Tabor Academy to change class schedule because of virus
MARION — Tabor Academy may temporarily alter its academic schedule and physically alter buildings and movement patterns around campus as coronavirus prevention measures when students return.
The school has been communicating with students every two weeks about plans to reopen and and currently hopes to start school in-person in August and rely on remote instruction after Thanksgiving Break until students return to campus again in January, if health conditions at the time allow.
Instead of having students take 5 to 6 classes per trimester, the private school will have pupils take half that number in half trimester “modules.” The module between Dec. 1 and 18 will be taught entirely remotely.
Communications department employee Gary Lawrence said that it is too early to know the pandemic’s financial impact on the school.
But it will set aside space to quarantine students who test positive for the virus and modify its campus in an unspecified way to encourage different traffic patterns.
However, “The true Tabor experience begins and ends on our campus. We are a school that thrives in building relationships in our small classes, on our stages, on athletic surfaces, in Chapel and All School Meetings, in our Dining Hall, and in our dormitories,” wrote Acting Head of School Julie Salit in a letter on June 15.
Tabor is also considering families who live internationally and may face travel restrictions or other challenges. They will ask those students to choose a host family within a drivable distance that they could go to if campus has to close again.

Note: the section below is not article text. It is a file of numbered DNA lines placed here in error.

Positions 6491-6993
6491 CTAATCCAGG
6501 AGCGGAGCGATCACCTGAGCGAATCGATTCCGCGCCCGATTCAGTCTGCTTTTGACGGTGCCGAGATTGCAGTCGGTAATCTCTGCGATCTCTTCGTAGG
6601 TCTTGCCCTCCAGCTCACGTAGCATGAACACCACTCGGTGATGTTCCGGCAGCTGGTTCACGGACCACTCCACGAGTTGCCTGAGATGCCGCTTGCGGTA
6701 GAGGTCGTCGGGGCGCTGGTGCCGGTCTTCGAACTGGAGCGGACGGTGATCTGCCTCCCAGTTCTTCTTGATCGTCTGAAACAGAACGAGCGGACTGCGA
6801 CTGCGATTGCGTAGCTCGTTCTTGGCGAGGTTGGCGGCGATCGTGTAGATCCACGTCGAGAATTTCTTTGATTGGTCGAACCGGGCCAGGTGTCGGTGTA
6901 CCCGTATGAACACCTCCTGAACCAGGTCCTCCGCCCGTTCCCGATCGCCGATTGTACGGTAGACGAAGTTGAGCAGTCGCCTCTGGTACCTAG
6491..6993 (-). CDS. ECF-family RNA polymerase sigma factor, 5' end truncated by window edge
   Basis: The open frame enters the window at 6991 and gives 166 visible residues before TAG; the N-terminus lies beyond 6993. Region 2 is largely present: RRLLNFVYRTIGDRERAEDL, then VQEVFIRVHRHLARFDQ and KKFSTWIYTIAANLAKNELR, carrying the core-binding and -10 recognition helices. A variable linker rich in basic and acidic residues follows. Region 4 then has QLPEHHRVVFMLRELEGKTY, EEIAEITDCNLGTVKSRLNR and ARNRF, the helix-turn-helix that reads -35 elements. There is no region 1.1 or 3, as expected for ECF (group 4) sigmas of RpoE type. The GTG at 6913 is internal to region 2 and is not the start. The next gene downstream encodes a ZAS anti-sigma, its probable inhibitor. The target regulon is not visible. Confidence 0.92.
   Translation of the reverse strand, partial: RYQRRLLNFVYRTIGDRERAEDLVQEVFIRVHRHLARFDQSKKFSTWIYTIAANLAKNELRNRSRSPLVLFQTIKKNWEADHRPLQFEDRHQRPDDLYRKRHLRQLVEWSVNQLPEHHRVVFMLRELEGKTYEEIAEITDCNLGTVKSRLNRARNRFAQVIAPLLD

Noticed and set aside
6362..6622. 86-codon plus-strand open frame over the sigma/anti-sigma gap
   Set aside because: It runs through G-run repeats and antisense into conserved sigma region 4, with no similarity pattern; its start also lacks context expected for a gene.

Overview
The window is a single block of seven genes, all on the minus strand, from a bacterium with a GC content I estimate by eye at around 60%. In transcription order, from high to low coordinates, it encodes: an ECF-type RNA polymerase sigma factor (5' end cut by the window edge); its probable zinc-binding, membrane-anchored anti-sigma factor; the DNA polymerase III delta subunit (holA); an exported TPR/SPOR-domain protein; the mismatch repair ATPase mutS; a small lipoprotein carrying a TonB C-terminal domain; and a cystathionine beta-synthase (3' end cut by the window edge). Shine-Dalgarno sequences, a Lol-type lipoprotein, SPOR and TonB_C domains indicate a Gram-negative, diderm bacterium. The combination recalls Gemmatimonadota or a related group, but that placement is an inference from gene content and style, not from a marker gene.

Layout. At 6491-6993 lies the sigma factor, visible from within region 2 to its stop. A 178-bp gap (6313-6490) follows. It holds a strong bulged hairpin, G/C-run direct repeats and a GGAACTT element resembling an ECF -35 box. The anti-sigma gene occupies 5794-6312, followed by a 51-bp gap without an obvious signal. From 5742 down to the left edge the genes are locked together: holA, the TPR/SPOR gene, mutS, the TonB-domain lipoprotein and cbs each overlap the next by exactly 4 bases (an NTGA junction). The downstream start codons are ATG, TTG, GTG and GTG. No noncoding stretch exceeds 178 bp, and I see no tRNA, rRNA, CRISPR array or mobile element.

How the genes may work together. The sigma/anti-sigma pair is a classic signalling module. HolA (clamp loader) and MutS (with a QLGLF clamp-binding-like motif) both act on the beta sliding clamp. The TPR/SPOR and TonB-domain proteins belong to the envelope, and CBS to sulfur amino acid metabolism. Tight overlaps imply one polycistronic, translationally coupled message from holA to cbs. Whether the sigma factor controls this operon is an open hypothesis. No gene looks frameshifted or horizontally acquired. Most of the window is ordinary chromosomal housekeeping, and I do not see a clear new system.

The school cannot yet fully address what things will be like for its international students, but says that it will schedule some classes before noon to be mindful of time zone differences.
“We are fortunate to already have small class sizes built into our programming and have recently completed a survey of classroom availability across campus to further reduce density,” the head of school wrote.
The school said students can expect screening on a regular basis, but it has not decided whether to require coronavirus testing. The academy will work with Southcoast Health on issues of testing and contact tracing.
“We are very fortunate that our residential program is more familial, with smaller dorms than at most other schools. These smaller dorms fit nicely within the current guidelines for bathroom facility use, numbers permitted per gathering in common spaces, and physical distancing,” the school said.
It envisions dining halls with smaller groups of students eating together, individual condiments and more meals taken to go. It will also explore the possibility of satellite dining halls.
For its sports program, the school hopes to have more information by Aug. 1 on how it will proceed. If it cannot travel to games, it will form an on-campus intramurals program and plans to hold the usual performing arts, visual arts, and waterfront programs.